The refreshing chill of the water as you escape the blazing heat for a swim workout. The breeze in your face as you descend your favorite mountain pass. The feeling of being drenched in sweat after you crushed your run workout. Long gone are the days of training outdoors.
For most of us athletes living in the Northern hemisphere, we spend much of our winter dressed in tight lycra, cooped up in a gym, basement or garage. While we all know the invaluable importance of building a solid foundation of fitness for a productive summer of racing, it can be difficult to maintain a high level of motivation, discipline and focus when you are forced to train primarily indoors.
While you may never learn to appreciate indoor training, here are a few tips to help you make the most of our indoor training sessions, especially when you find yourself in a workout rut.
1) Indoor set up – Depending on your budget, create a designated at-home workout space that is inviting and motivating. Consider inspirational posters, a fan, medal hangers or bib number displays, a whiteboard to write your workout, a TV for music/videos and of course, sport specific equipment (ex. trainer, treadmill, weights). Even if you workout in a tight living space, create a set-up that makes it easy for you to start your training session. Your “pain cave” doesn’t have to be high tech or extravagant.
2) Focus on form, not fitness – Less daylight hours and frigid temps can drain your mental and physical energy. If you only workout on the days you feel great, you probably won’t get much accomplished. When you lack the vigor to start (or finish) an intense workout, turn your focus to technique. Although pushing hard or going long may give you a great endorphin boost, spend time on those bad motor pattern habits to help you become a stronger or more efficient athlete.
3) Create a routine – There is great power in routine. From proper fueling and hydration (before/during/after workouts) to good sleep habits, a go-to warm-up, writing down/reviewing your workout and keeping your gear/equipment in check, a routine keeps you organized, calm and prepared. Although routines are mostly utilized before an important race/competition, they are extremely valuable in training to ensure that you get the most out of your current and subsequent workouts.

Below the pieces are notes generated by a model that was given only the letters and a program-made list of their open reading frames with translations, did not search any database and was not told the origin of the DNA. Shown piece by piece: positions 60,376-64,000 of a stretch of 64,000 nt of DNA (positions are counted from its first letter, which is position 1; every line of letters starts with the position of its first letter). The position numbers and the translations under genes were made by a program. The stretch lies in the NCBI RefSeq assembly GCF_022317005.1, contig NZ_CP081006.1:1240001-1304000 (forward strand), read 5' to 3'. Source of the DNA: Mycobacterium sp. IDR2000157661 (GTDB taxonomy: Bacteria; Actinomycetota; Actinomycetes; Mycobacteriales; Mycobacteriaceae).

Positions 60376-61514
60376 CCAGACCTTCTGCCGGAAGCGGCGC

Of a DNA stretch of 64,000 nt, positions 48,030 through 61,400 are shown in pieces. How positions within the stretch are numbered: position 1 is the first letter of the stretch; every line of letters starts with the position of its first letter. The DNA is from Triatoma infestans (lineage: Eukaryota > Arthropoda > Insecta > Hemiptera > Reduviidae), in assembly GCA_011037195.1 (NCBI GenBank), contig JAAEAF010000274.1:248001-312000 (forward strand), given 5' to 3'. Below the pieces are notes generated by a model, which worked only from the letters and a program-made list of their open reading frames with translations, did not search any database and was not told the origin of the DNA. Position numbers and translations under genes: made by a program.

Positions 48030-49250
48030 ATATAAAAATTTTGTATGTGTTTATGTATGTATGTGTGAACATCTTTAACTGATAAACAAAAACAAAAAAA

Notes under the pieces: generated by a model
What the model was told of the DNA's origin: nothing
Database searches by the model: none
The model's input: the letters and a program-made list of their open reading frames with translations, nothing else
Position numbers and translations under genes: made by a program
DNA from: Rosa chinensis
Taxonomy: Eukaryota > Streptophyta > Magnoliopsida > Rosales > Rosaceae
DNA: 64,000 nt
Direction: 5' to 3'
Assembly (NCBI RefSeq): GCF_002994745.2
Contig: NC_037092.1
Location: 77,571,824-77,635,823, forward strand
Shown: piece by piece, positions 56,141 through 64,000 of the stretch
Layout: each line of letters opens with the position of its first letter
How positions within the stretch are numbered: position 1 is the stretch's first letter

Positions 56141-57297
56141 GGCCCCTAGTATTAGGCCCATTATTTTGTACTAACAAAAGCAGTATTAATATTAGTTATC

4) Mix it up – If you are a triathlete, you are very accustomed to cross-training. However, it’s easy to find yourself in a fitness plateau or state of burn out if you do the same workout regime week after week. The winter is the perfect time to add a bit of variety into your training plan. Regardless if you are a single sport or multisport athlete, look for others ways to stay active (or maintain fitness). Consider mountain biking, hiking, yoga, rowing, swimming or cross country skiing as an alternative to your normal workout. With a new sport/activity comes new training stressors so make sure to not overdo it with your first workout.
5) Mental preparation – If you dread a workout, you may find it difficult to gather the motivation you need to get yourself started. Mental preparation is the first step in making your indoor workout a success. While it’s always good to have a few go-to/favorite workouts when your motivation tank is running on empty, every workout requires you to get into a good headspace before you get started. Remind yourself of your upcoming event/race goals, understand the purpose or focus of the workout and keep your mind in the present moment. Although an indoor workout may not be as fun as training outdoors, there’s great value in staring at a blank wall and listening to the voices in your head. If anything, you are making yourself a more mentally tough athlete by doing the workout that you really don’t want to do.
Written by: Marni Sumbal, MS, RD, CSSD, LD/N
Top Image: Flo Cycling